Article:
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Mental health is an inseparable part of public health, and it has a significant impact on countries and has social and economic effects. Mental health is more than just the absence of mental disorders or symptoms. Additionally, it is a resource that promotes overall well-being and productivity. Being a developing country, mental health problems in Pakistan have reached an alarming level in recent decades.
This increase in mental instability can be linked to many factors, including domestic violence, unemployment, terrorism, forced marriages, and other social problems. After evaluating the mental health situation in Pakistan, the International Journal of Emergency Mental Health and Human Resilience published that more than 14 million people in Pakistan suffer from mild to moderate psychological issues. This means around 10 to 16% of the whole population of our country is going through a mental problem, and most of them are women.
Causes of Mental Health Disorders in Pakistan
The Mental Health Ministry of Pakistan has identified the most significant reasons for the drastic increase in the incidence and prevalence of mental disorders. The leading causes include:
Economic imbalances are associated with a higher prevalence of mental health problems, such as common mental disorders, substance abuse, and, ultimately, suicidal behavior. Based on data gathered by regional directorates of the Ministry of Law, Justice and Human Rights in Karachi, Lahore, Peshawar, and Quetta, it has been reported that 50 percent of suicides in these cities occur because of poverty and economic hardships. Several problems arise due to financial instability, including:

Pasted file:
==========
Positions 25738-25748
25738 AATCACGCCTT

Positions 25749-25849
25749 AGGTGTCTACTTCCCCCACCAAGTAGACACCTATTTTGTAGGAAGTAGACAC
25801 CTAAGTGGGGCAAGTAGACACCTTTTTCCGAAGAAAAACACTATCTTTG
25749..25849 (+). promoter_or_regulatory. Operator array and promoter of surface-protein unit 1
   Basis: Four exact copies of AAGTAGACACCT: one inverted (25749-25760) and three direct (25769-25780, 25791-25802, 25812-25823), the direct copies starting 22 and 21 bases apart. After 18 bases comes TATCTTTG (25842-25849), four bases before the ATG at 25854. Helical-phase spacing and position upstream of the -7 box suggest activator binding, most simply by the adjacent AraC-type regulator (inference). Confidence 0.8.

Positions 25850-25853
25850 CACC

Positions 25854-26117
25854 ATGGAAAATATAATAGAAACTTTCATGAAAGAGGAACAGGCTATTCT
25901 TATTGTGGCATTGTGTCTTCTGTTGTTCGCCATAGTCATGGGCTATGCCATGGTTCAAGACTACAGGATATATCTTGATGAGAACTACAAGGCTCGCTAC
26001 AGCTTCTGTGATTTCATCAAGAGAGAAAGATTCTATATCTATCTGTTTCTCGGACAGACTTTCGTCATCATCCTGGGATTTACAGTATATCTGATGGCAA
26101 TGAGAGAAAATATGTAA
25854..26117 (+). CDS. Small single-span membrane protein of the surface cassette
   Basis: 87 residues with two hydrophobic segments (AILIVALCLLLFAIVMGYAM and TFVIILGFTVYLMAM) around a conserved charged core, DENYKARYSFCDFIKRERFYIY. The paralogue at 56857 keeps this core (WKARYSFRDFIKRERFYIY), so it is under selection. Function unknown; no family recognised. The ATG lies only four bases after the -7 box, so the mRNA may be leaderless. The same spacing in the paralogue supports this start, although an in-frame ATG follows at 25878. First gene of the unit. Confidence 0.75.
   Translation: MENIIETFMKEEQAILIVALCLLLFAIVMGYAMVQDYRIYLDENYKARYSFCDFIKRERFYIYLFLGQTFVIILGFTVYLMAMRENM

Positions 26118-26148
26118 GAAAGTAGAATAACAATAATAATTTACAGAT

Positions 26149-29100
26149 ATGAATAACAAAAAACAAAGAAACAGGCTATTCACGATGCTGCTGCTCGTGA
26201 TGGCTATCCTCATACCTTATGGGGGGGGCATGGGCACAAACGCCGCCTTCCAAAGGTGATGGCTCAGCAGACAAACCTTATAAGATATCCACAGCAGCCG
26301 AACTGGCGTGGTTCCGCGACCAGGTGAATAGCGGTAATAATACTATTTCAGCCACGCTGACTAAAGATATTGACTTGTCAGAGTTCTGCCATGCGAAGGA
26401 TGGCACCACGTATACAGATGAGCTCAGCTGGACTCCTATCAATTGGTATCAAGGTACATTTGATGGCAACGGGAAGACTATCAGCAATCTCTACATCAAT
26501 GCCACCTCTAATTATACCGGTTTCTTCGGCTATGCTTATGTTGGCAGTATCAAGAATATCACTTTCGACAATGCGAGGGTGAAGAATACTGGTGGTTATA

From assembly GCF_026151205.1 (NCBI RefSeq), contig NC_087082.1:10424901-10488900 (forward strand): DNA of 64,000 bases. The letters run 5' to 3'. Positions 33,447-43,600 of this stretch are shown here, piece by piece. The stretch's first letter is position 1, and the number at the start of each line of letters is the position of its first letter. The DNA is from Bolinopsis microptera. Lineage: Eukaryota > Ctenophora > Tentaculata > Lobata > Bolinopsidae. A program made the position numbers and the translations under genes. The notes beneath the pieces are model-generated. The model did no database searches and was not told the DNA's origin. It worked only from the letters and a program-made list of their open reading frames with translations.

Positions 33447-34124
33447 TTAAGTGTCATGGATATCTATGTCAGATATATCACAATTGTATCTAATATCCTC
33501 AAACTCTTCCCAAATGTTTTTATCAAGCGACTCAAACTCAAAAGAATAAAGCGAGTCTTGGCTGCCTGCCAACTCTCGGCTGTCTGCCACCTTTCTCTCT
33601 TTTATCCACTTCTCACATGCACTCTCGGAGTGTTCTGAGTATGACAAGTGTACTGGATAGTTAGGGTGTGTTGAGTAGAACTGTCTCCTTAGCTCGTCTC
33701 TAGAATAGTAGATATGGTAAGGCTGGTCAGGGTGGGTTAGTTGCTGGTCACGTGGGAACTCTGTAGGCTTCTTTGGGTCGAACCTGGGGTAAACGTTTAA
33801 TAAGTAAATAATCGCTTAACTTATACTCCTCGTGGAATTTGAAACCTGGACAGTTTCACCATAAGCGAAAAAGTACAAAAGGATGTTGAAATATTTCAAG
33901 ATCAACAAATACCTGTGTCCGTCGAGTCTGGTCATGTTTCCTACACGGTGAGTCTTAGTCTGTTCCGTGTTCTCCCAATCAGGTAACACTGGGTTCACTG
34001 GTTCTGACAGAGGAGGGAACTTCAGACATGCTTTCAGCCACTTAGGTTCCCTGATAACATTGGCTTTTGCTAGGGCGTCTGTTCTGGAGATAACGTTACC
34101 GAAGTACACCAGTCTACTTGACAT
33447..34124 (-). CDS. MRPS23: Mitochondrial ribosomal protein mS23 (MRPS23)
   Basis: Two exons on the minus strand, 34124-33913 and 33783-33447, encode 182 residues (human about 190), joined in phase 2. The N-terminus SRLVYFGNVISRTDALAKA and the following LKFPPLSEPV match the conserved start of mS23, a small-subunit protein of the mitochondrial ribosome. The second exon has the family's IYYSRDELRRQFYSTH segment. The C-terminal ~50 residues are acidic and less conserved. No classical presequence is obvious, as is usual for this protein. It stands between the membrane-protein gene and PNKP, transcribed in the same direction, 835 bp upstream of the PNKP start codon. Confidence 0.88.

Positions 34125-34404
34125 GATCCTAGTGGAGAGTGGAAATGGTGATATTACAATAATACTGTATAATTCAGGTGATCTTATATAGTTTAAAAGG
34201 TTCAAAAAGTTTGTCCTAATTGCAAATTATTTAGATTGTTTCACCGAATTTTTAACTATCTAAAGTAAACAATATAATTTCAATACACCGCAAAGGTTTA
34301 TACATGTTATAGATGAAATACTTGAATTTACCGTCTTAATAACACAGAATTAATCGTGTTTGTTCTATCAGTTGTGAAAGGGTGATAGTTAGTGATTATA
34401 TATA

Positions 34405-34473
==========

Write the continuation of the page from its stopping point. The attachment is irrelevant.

Poverty and Terrorism
According to the results of 2018 statistics, 31.3% of the Pakistani population lives in poverty. It has been estimated that the number of people living in poverty in Pakistan will increase to 40% shortly. By the end of 2020, the population living in poverty will rise from 69 million to 87 million. This is quite alarming when compared to the country’s population of 212.2 million.
Children growing up in extreme poverty have intellectual, social, and emotional deficits that manifest mental problems. A Child’s early socioeconomic hardships may also adversely impact their successful transition into normal adulthood by risking their social, educational, and occupational potential.
Poverty in Pakistan also frequently leads to terrorism across the country, another major factor resulting in mental disorders. The justice system of Pakistan has often been considered incompetent, which is why terrorism causes an increase in insecurity among the people. Many people believe that they will never get justice which often leads to feelings of devastation, eventually leading to mental health issues and suicide.
Unemployment is also amongst the leading causes for the development of psychological disorders. According to researches, there was an exponential increase in suicide rates worldwide, ranging from 20% to 30% during the economic recession period of 2008. Similarly, the current COVID-19 pandemic scenario predicts massive unemployment, leading to an increase in suicidal rates.
Suicide has become more common in youth than in adults in many countries, including Pakistan. Suicide rates among young people are rising due to unemployment, workload and educational pressures, depression, anxiety, and increasing poverty.
While gender discrimination could seem relatively harmless to some, frequent and extreme bias can have long-term effects. A study discovered a link between gender discrimination and poor mental health. It was found that women who reported discrimination based on sex were three times more likely to experience a decline in their mental health over the next four years.